Founded in a trailer by two Stanford grads. in 1994, and originally called “Jerry and David’s guide to the World Wide Web”, Yahoo failed to develop its search technology and failed to capitalize on the social media and mobile revolutions.
It’s just over 12 months since Verizon acquired AOL which included established brands such as TechCrunch, Engadget and The Huffington Post, Verizon is now set to acquire Yahoo’s content and advertising assets for $4.83 billion in an all-cash deal.
Today’s deal further supports Verizon’s reach in the digital world. According to Yahoo metrics their online brands reach a global audience of more than 1 billion users each month. Clearly Verizon plans to monetize those 1 billion users thanks to the online advertising technology which both AOL and Yahoo have developed.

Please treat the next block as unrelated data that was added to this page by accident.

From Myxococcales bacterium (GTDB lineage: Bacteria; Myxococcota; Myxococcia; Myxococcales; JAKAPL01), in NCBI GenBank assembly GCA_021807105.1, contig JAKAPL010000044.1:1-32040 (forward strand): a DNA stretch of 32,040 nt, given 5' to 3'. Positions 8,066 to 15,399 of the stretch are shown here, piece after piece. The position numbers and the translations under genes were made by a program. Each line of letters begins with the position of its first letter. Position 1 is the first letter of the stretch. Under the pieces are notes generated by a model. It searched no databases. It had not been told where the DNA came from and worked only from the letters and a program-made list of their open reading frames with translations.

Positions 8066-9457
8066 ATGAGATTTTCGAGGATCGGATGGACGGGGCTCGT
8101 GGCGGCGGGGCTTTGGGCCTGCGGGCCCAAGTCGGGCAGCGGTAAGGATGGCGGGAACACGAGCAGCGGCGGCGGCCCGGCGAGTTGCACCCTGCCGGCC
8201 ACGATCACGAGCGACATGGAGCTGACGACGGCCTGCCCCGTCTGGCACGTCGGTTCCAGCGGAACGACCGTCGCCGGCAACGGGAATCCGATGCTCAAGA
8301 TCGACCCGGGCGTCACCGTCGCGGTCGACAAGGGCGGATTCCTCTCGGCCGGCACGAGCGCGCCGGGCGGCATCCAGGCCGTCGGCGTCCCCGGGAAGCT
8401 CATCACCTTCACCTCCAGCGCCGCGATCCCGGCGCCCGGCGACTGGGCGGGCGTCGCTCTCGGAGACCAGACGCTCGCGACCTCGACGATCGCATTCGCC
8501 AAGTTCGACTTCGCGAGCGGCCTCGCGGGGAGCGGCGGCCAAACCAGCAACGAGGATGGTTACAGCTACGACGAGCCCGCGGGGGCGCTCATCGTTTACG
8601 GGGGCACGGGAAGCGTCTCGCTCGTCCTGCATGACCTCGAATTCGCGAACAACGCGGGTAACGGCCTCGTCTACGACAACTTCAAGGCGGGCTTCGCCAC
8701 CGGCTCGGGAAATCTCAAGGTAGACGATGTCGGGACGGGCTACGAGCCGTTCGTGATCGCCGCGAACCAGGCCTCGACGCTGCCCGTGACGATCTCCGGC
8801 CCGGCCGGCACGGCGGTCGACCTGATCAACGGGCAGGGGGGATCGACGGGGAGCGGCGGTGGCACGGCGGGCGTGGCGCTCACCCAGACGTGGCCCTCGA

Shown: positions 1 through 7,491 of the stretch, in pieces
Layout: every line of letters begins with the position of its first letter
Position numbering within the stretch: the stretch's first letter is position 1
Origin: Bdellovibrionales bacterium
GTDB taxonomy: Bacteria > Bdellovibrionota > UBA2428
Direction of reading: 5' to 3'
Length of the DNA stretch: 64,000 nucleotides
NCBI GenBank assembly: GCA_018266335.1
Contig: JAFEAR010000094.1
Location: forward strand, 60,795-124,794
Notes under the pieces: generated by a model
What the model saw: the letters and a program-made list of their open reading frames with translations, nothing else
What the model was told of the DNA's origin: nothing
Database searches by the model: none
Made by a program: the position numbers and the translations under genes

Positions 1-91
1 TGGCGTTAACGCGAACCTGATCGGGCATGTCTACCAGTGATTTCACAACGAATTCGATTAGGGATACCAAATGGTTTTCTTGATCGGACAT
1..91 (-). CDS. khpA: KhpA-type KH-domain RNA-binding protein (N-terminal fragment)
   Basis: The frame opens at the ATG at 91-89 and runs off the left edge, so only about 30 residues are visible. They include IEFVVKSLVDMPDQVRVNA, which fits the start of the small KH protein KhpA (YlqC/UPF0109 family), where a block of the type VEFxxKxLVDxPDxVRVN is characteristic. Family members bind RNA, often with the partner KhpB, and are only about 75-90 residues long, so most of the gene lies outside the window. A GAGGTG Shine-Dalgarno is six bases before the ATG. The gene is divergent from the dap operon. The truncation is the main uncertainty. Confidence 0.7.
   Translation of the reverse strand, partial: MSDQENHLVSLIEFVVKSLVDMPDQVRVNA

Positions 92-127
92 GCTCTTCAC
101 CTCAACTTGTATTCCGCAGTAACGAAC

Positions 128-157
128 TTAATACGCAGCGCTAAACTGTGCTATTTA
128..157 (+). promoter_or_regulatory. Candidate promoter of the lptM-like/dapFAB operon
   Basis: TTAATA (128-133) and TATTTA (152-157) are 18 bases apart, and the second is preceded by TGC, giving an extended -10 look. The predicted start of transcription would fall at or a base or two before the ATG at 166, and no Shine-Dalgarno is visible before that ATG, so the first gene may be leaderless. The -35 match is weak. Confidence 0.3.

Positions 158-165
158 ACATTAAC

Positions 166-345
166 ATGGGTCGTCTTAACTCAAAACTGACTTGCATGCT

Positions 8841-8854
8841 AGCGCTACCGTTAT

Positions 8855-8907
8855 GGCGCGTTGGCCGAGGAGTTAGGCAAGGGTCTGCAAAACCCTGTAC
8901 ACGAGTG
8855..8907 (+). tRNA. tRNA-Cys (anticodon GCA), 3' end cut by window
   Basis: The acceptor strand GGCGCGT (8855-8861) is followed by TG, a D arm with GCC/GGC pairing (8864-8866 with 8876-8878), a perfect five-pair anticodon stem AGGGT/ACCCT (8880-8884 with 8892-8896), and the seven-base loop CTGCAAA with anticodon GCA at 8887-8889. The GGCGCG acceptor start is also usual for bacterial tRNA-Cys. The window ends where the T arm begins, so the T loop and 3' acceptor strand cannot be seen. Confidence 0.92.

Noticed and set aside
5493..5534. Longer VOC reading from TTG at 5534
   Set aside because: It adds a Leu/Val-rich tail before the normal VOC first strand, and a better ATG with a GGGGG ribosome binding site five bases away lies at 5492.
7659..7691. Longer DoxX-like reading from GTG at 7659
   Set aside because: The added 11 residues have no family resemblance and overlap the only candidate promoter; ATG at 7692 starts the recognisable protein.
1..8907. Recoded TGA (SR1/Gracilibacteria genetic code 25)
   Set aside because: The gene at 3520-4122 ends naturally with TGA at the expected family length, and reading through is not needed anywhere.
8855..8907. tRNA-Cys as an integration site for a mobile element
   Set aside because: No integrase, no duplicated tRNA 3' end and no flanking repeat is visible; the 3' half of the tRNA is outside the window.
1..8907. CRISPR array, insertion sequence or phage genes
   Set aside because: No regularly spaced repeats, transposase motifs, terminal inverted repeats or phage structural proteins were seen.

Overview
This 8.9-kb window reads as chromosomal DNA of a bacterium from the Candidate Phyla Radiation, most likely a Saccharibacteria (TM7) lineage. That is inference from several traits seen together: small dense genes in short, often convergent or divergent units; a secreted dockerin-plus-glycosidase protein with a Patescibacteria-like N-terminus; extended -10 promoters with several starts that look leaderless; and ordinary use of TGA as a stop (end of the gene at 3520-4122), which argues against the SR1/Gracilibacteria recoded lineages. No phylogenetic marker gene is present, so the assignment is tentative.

Hopefully, AOL and Yahoo will bring growth to Verizon, whose core business is maturing and has been struggling to find growth. Verizon now controls two of the largest online content networks, along with the advertising technology and expertise to successfully monetize those networks.
So why did Yahoo sell? Despite making 114 acquisitions Yahoo, the Internet portal giant, has been struggling to find a successful strategy against competitors in three key areas; search, social media and video. Yahoo is basically giving up, selling itself to Verizon for a fraction of its valuation at the start of the millennium.
In an email to staff, Yahoo CEO, Ms Mayer wrote, “We set out to transform this company — and we’ve made incredible progress. We counteracted many of the tectonic shifts of declining legacy businesses, and built a Yahoo that is unequivocally stronger, nimbler and more modern,”
If Ms Mayer isn’t retained by Verizon, she will receive severance of around $57 million. Which would take her total compensation from Yahoo to $218 million, according to compensation research firm Equilar.
The sale, which is yet to be approved by Yahoo shareholders, does not include Yahoo’s cash and its non-core patents, which it is trying to sell separately.
First published by Adrian G Stewart at OOKII.Company